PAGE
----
I-90 bridge can handle rail
November 24, 2008 · Updated 4:30 PM
By Ruth Longoria
Results of an earlier Department of Transportation study are in and, with structural mitigation, the Interstate 90 floating bridge would be able to carry light rail, Sound Transit authorities announced last week.
Patrick Clarke, floating bridge and special structures engineer for the DOT, brought the results of the structural feasibility study to Sound Transit's regular board meeting on Thursday.
``The bridge behaved about the same for the studies as we expected,'' Clarke said. ``The live load test and the computer model gave verification that the bridge can handle the load.
The ``live load'' test was conducted by DOT in September, using eight flatbed trucks, loaded with concrete -- equal to a combined 1.2 million pounds. The trucks simulated the weight and movement of two four-car light rail trains as they would, in the future, transport light rail passengers between Seattle and the Eastside. The westbound portion of I-90 from the Island to Seattle was closed to commuter traffic for during the testing.
The tests involved 12 different load cases, including storm, wave and temperature scenarios, which would cause the bridge to move more, swell or contract, Clarke said.
In order to handle the anticipated load of light rail, the bridge would need modifications, including some redistribution of weight, Clarke said. Mitigation to the bridge would include removing one-inch of concrete overlay and replacing it with a 1/4-inch polymer (a hard plastic, epoxy mixed with gravel) overlay; strengthening the transition span, and adding more steel plates; replacing the concrete barrier with a cable rail, which would be used as a hand rail in an emergency situation if one of the vehicles broke down and commuters needed to be moved from one train to another; and removing or moving the auxiliary ballast within the pontoons, which would add weight to one side or another. ``We're being tricky and shifting weight around so the bridge floats level,'' Clarke explained.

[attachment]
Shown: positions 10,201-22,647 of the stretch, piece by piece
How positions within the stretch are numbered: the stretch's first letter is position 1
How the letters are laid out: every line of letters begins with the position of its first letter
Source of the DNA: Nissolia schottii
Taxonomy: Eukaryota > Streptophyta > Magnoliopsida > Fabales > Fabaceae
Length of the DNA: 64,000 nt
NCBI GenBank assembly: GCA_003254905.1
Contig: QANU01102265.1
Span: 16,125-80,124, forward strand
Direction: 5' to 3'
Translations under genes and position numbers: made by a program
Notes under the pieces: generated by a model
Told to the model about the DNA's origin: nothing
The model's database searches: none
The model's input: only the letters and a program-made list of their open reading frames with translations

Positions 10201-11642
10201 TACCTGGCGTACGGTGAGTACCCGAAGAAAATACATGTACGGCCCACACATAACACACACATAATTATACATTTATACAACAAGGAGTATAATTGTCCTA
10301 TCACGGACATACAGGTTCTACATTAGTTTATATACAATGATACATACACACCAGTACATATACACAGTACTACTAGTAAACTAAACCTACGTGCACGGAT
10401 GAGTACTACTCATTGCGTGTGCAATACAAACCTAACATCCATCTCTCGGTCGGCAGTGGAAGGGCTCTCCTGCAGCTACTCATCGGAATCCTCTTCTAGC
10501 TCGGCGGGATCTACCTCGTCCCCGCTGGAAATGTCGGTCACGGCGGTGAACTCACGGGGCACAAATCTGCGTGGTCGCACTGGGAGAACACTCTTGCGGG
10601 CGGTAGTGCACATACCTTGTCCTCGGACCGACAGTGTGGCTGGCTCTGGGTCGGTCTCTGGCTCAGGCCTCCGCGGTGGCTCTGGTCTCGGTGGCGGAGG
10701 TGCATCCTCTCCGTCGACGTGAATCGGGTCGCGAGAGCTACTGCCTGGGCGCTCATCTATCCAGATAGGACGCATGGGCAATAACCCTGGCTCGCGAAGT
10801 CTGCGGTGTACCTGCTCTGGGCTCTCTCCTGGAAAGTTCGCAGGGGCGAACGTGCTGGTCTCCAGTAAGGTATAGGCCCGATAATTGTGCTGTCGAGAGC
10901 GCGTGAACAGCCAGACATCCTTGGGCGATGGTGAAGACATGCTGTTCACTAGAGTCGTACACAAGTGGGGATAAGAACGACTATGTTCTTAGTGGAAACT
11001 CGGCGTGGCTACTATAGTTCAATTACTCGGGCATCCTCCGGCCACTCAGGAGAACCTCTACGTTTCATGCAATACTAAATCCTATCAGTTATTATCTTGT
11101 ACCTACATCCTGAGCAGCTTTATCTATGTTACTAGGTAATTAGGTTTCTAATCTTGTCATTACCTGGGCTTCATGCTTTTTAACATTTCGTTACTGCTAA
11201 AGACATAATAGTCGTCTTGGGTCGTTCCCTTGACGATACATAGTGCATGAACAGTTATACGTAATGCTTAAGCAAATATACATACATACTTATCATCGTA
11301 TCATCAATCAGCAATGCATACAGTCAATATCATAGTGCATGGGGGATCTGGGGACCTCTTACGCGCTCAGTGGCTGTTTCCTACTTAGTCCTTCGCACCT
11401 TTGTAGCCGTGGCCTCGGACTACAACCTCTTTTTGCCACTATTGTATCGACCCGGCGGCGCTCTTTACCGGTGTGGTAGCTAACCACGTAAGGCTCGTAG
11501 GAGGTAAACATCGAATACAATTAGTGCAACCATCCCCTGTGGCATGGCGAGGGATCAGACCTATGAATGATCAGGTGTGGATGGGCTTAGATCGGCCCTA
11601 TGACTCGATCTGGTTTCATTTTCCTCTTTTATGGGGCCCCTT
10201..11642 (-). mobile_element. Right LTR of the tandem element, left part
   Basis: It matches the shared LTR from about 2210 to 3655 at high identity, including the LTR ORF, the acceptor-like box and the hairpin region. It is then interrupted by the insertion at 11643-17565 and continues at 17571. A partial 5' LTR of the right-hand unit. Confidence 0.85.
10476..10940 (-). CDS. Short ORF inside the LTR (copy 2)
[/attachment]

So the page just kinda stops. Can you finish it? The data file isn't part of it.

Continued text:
DOT conducted the tests in order to assist Sound Transit in making a decision on what form of mass transportation would best work for commuters between Seattle and the Eastside. After months of study and public meetings earlier this year, Sound Transit narrowed possible options down to two choices, light rail or bus rapid transit, which could later be converted to light rail. Either option would take away the center HOV lanes for use by Sound Transit's mass transportation service. However, it is expected that Islander single occupant vehicles that now have use of those HOV lanes would be given mitigation, such as access to the then-planned outer HOV lanes.
Sound Transit expects to make a decision on which transit option to choose and present a draft plan by March. The plan would be taken in 2006 to the voters -- who ultimately would decide to accept or reject the plan and its subsequent taxation.
Before center lane construction could begin, an $18.9 million, four-phase plan to move the HOV lanes (called R8-A) would have to be already completed. That is expected to take about two years, Sound Transit's chief communications officer Ric Ilgenfritz said previously. If voter approved, construction on either light rail or bus rapid transit would begin in about 2008, Ilgenfritz said.
For now, Sound Transit will continue to work with DOT on specifics of the retrofit and associated costs, and also begin studies for the Rainier Avenue and Bellevue way ramps and the East Channel Bridge, Sound Transit representatives said.